The Future Of Print: Better Connect With Your Audience

from the it-ain't-one-way-any-more dept

Kevin Yank sends over an interview he recently did with Derek Powazek who, among other things, developed one of the first truly cool online publications in Fray, and also JPG Magazine, discussing the future of print. Powazek makes a point that we've tried to make here in the past, but weren't able to highlight as clearly as he does:
And the other crazy thing we found when we were doing JPG is that by far, the majority of our subscribers were people who did not subscribe to any other magazines. I thought that was weird. Like, you'd think, "Okay, maybe the people who like print would buy it." But what we learned was it was the people who felt involved in the creation of it who were buying it. The people who were submitting their photos, voting on other people's photos, who felt involved in the community were the ones buying it.

So I think there's a real opportunity here for media makers to learn from this to say, "Well maybe the reason why people aren't buying newspapers and magazines is because they feel completely disconnected from the product, right? Because the old style of journalism was sit down, shut up and consume what we say. And in a world of collaborative media where everybody can participate online, everybody can make content, maybe what these media organizations need to do is tear down the walls a little bit and let people feel involved in the making of it, and then they'll buy the product.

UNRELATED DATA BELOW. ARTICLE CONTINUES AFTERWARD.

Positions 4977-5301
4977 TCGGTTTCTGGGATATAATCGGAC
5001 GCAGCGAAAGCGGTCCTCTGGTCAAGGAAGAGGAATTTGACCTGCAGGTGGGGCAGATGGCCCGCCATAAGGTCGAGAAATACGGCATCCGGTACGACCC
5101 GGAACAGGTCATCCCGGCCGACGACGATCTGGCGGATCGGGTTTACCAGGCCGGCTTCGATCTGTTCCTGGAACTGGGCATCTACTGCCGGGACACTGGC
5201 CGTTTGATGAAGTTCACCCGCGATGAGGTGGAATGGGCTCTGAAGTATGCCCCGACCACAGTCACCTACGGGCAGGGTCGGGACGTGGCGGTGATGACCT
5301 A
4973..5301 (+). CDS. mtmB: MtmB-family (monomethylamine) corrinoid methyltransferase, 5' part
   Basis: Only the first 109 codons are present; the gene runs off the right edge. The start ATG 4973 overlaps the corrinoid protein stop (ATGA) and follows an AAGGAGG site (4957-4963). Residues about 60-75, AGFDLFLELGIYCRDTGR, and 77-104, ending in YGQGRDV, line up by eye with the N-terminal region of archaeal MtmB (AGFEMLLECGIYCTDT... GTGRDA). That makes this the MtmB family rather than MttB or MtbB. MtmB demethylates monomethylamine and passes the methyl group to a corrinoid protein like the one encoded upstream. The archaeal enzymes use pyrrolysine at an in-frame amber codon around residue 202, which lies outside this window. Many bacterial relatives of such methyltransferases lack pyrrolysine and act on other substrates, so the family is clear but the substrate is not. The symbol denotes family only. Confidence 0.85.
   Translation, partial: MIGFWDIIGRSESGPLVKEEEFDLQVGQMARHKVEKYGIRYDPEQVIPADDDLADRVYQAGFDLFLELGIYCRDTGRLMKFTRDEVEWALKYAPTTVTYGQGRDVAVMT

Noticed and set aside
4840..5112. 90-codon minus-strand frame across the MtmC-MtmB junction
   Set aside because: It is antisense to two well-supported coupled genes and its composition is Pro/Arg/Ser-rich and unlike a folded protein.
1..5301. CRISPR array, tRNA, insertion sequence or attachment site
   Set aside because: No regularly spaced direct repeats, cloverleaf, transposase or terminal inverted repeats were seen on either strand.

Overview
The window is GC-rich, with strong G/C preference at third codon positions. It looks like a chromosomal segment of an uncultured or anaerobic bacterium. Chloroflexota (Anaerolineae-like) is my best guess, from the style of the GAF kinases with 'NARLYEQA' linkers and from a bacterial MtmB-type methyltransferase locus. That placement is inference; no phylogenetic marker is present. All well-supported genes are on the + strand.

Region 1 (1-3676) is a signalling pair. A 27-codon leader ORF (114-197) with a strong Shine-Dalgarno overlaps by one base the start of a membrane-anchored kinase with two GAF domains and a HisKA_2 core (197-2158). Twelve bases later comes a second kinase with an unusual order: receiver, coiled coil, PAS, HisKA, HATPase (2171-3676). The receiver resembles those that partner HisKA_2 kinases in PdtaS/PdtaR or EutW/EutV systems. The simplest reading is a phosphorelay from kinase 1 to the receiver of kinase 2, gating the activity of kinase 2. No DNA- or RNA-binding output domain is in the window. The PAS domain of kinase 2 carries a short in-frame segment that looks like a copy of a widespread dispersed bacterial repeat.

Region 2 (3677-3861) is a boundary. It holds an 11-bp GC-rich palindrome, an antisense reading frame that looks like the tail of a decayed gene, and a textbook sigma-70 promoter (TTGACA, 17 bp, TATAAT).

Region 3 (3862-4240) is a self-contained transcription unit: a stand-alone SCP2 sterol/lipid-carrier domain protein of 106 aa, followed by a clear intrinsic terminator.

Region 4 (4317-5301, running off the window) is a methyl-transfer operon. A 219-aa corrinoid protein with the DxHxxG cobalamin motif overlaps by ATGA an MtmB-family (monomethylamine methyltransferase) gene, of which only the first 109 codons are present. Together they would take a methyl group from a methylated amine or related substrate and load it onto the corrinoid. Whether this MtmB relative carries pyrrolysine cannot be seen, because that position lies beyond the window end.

Exactly. We've discussed in the past how much the community now wants to be a part of the news process, whether it's helping out with some aspect of reporting or (more frequently) in spreading the news, sharing the news and offering commentary on the news. But that's not the way the old school publishers think. They still think of themselves as being part of an ivory tower of sorts, where they deliver "the word" from on high. But that doesn't create any connection with the community.

And that's a disaster for a publication -- since it's always really been about bringing together a community, and then trying to monetize the attention of that community. But by actually involving the community, inviting them in, and making them feel a part of the process creates amazing connections that create people who are loyal to publications. It's something that a lot of old school publications really need to understand. And, if they did, they'd quickly realize that a concept like a paywall pretty much destroys that relationship.

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  1. icon
    Nick Coghlan (profile), 20 Apr 2010 @ 2:50pm

    Re: Migrating a community to Apps or Migrating Content to Apps to Create Community. Which is easier?

    Uh, apps are a sideshow on mobile devices compared to their builtin web browser.

    Yes, the apps are cool and an important part of the attraction of these devices, but mobile-friendly websites are even better (e.g. the m.cricinfo.com site is great, so it doesn't matter that the cricinfo app is truly rubbish).

    Things like the iPhone even let you link a site from the main page of the phone as if it was an app.

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